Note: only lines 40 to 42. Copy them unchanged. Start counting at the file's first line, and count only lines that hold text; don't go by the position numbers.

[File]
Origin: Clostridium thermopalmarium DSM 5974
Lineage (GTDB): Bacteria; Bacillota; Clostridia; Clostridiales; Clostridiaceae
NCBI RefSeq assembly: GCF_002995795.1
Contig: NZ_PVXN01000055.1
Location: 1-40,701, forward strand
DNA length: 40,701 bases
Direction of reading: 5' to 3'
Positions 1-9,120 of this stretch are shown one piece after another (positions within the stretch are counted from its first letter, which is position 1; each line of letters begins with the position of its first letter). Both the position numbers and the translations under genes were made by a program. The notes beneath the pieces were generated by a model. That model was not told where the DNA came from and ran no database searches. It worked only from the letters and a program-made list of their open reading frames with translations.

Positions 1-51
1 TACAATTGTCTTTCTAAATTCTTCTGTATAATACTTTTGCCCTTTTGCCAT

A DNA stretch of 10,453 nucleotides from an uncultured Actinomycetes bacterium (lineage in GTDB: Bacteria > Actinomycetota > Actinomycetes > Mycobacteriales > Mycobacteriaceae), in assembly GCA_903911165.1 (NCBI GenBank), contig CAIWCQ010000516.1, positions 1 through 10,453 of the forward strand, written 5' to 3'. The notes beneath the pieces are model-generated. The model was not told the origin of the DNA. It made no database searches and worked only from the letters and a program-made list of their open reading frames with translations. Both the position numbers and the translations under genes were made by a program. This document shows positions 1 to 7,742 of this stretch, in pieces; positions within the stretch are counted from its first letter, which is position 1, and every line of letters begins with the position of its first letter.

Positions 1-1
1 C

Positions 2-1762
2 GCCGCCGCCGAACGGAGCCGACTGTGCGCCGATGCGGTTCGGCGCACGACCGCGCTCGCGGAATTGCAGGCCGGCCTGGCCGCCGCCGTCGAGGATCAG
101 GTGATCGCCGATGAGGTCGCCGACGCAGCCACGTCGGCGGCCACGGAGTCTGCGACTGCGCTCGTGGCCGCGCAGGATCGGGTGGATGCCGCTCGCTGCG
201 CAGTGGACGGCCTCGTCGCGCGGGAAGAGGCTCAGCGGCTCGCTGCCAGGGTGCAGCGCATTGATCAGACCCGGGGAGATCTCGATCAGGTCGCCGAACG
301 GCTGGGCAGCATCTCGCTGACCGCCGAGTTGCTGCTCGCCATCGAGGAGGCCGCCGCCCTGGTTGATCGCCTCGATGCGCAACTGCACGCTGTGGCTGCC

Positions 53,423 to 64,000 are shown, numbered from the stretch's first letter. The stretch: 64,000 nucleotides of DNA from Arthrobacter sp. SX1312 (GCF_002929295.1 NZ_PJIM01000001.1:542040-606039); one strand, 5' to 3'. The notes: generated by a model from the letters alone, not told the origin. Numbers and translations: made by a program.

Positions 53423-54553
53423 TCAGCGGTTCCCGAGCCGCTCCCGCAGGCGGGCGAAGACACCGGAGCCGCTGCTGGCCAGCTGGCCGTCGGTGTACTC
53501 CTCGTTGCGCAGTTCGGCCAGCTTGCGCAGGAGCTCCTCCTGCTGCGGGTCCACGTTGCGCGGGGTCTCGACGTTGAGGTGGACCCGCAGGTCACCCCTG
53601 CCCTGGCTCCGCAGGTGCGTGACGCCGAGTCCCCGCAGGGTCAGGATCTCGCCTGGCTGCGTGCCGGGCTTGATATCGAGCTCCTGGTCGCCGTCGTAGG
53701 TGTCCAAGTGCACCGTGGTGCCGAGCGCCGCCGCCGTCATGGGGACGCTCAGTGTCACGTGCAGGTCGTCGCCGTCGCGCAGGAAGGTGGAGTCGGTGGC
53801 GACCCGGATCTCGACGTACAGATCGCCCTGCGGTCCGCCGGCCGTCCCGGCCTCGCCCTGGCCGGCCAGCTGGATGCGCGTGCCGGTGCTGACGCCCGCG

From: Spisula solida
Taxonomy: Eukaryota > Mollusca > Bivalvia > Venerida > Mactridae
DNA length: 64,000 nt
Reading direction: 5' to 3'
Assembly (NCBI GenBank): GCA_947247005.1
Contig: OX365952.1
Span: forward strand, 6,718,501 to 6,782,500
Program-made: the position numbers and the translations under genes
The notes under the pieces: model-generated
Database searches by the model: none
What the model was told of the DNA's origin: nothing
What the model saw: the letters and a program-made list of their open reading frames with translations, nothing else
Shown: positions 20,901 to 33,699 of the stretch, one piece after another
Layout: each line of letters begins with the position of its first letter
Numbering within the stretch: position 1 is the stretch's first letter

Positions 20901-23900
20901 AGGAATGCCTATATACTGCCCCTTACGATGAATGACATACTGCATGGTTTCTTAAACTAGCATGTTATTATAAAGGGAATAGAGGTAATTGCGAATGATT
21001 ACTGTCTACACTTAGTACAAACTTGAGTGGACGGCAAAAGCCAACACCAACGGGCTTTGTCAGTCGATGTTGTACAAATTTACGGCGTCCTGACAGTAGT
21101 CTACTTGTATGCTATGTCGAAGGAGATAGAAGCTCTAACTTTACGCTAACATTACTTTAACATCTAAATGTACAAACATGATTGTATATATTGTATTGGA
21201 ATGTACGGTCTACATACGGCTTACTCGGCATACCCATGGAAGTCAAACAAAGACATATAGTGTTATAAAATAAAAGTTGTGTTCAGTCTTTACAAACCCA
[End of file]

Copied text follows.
Numbering within the stretch: position 1 is the stretch's first letter

Positions 20901-23900
20901 AGGAATGCCTATATACTGCCCCTTACGATGAATGACATACTGCATGGTTTCTTAAACTAGCATGTTATTATAAAGGGAATAGAGGTAATTGCGAATGATT